The Rim of the World rally, which has run annually in the Antelope Valley since 1976, will skip the 2008 schedule, according to the event’s organizing committee.

Citing a combination of the loss of its title sponsor, the rising price of fuel, and the recent regional wild fires, rally chairman Ray Hocker and his committee decided it would be best to use the year to regroup, ensuring the rally’s strong organization for the future.

“When Subaru of America’s regional office lost their budget to sponsor local events, we lost our ability to use the Antelope Valley Fairgrounds as our headquarters, and the recent fires took away some of the forest roads we were hoping to use for the ’08 event. Add the rising cost of fuel reducing the number of competitors that can afford to tow their cars to the West Coast, and we did not think we could run an event that meets our high standards,” said Hocker, a Ridgecrest resident who has been involved with the event since its inception.

Hocker said the organizing committee will spend the year finding a new event sponsor and new venues for the competitors, and hope to run the rally again in the future. As a stakeholder in the United States Rally Championship series, Hocker will also spend his time helping to strengthen the entire USRC national schedule.

John Lindsey, chief divisional director for the National Auto Sports Association (NASA), sanctioning body for Rim of the World, share’s Hocker’s long-term vision for Rim.

“While I am very sorry to hear that Rim won’t be on the calendar for 2008, I’m sure that the event and the Rim team will make a triumphant return soon to continue the legacy of an event that has been a cornerstone of the sport in the United States for thirty year,” said Lindsey.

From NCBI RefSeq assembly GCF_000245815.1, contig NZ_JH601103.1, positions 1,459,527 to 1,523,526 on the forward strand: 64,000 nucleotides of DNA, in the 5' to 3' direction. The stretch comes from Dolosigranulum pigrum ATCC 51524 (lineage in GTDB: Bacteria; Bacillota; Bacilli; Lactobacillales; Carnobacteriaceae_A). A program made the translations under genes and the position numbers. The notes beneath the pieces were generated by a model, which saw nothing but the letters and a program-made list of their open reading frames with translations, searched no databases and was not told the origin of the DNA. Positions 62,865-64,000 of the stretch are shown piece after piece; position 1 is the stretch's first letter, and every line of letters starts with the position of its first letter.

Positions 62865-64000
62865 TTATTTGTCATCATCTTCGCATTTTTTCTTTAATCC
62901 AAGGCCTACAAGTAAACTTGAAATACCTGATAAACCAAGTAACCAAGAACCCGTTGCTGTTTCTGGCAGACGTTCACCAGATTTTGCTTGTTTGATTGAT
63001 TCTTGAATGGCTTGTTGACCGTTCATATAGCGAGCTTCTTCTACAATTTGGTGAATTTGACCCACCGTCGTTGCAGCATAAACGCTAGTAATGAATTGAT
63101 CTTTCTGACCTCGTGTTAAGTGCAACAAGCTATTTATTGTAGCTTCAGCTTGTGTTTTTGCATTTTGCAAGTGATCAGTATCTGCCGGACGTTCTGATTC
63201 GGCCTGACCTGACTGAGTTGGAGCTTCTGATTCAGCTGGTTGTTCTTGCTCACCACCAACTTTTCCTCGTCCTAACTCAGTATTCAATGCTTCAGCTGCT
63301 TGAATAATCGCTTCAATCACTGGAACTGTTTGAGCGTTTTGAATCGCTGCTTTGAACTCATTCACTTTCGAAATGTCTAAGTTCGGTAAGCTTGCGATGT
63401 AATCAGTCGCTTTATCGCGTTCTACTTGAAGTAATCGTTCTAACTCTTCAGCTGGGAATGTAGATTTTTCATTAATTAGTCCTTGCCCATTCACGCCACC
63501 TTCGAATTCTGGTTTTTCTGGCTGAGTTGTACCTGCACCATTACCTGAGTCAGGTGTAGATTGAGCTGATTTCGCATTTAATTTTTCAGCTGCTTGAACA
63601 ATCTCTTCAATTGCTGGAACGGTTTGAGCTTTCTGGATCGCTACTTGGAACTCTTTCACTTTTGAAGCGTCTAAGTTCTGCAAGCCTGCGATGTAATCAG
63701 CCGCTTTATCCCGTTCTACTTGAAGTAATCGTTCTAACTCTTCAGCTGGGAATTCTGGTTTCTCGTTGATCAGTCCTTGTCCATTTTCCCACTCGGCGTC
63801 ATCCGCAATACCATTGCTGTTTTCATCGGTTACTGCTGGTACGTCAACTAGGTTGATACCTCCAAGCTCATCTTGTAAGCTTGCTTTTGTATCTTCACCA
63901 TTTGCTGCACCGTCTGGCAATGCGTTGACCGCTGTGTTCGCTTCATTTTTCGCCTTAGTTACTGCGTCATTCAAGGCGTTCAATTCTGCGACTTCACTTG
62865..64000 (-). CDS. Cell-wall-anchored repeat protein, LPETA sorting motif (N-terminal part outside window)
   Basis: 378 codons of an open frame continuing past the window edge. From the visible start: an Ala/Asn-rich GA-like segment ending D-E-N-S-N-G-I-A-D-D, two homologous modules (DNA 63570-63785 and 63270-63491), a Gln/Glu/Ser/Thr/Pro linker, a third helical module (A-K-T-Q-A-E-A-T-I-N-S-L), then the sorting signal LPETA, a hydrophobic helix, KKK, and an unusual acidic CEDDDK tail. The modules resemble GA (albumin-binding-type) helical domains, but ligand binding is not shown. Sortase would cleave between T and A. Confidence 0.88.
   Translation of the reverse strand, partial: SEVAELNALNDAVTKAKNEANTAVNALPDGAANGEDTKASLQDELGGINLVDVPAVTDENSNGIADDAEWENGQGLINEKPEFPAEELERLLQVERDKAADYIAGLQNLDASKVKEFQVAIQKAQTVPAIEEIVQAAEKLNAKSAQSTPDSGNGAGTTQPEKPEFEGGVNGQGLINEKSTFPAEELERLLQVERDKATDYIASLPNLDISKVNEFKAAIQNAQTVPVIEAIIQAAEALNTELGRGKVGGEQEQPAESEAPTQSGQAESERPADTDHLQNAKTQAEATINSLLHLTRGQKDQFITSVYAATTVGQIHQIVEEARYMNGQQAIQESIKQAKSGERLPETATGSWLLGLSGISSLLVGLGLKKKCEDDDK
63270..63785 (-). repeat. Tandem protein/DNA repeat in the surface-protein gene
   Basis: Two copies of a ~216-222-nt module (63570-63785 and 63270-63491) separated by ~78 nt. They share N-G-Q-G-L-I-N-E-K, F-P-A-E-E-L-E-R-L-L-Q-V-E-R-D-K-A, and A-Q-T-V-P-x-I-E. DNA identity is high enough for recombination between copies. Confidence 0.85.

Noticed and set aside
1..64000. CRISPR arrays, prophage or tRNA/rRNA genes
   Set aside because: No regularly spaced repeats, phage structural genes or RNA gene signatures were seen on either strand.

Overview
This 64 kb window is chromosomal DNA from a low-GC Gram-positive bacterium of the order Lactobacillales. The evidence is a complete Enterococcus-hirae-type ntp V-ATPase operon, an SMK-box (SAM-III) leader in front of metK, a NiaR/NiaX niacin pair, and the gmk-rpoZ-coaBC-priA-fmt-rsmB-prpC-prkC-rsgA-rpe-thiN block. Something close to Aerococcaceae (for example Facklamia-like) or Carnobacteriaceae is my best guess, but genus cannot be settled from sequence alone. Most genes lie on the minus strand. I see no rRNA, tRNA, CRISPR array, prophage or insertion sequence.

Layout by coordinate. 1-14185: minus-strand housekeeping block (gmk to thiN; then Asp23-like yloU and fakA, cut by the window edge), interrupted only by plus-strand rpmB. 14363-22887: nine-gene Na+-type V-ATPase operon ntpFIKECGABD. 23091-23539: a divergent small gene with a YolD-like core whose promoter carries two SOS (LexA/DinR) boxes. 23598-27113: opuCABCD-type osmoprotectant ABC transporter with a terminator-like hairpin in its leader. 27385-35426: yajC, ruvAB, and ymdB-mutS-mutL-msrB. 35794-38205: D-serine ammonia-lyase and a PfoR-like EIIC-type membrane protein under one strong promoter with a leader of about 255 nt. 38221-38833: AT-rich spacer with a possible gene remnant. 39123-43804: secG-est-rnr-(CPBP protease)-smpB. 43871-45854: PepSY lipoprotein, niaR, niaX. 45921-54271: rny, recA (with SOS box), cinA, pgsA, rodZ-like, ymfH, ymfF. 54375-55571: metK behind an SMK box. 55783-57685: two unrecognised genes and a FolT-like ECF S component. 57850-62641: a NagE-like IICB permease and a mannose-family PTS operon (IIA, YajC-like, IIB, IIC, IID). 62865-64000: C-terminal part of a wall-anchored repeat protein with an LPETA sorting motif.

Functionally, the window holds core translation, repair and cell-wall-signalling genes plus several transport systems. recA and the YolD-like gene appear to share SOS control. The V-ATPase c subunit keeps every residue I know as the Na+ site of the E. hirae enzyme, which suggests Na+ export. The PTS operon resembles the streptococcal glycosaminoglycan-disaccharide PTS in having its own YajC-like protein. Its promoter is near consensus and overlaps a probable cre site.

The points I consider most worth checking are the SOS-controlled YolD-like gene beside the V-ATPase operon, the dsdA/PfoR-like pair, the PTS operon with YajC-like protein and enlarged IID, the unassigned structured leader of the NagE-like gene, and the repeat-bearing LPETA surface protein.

In the Rim of the World Rally, the cars race one-at-a-time against the clock on closed desert roads – each time trial is called a stage – in the Antelope Valley region, with the cars recording the lowest total elapsed time at the end of the event being the winners in each class. The co-driver, who sits in the passenger seat, has stage notes which guide the team through the course turn-by-turn, and has a rally computer to aid him or her by keeping track of mileage intervals and elapsed time. The driver will go as fast as he or she can – no speed limits – with coaching from the co-driver describing the road configuration ahead.

The drivers meet their crew at service areas every couple of stages for service on the cars, and drivers must obey all local traffic regulations when their cars are not actually driving on the closed stage road. Unlike traditional racetrack driving, where repetition on the same course can lead to the “best line” or “best setup” for each corner, rally drivers must react to blind conditions at racetrack speed.

Many of the teams who race at Rim will continue to compete at The Gorman Ridge Rally, which will be held on August 15 – 17, 2008 in Gorman, Calif., just 40 minutes north of the Los Angeles area. The organizers will use the Hungry Valley Off-Road-Vehicle Park and are working on obtaining permission for a couple of other stages in the area. The Gorman Ridge Rally will count as a 100% event toward the USRC championship, which will announce its national schedule shortly.

News updates on the status of future Rim of the World events will be posted on www.rimoftheworldrally.com.

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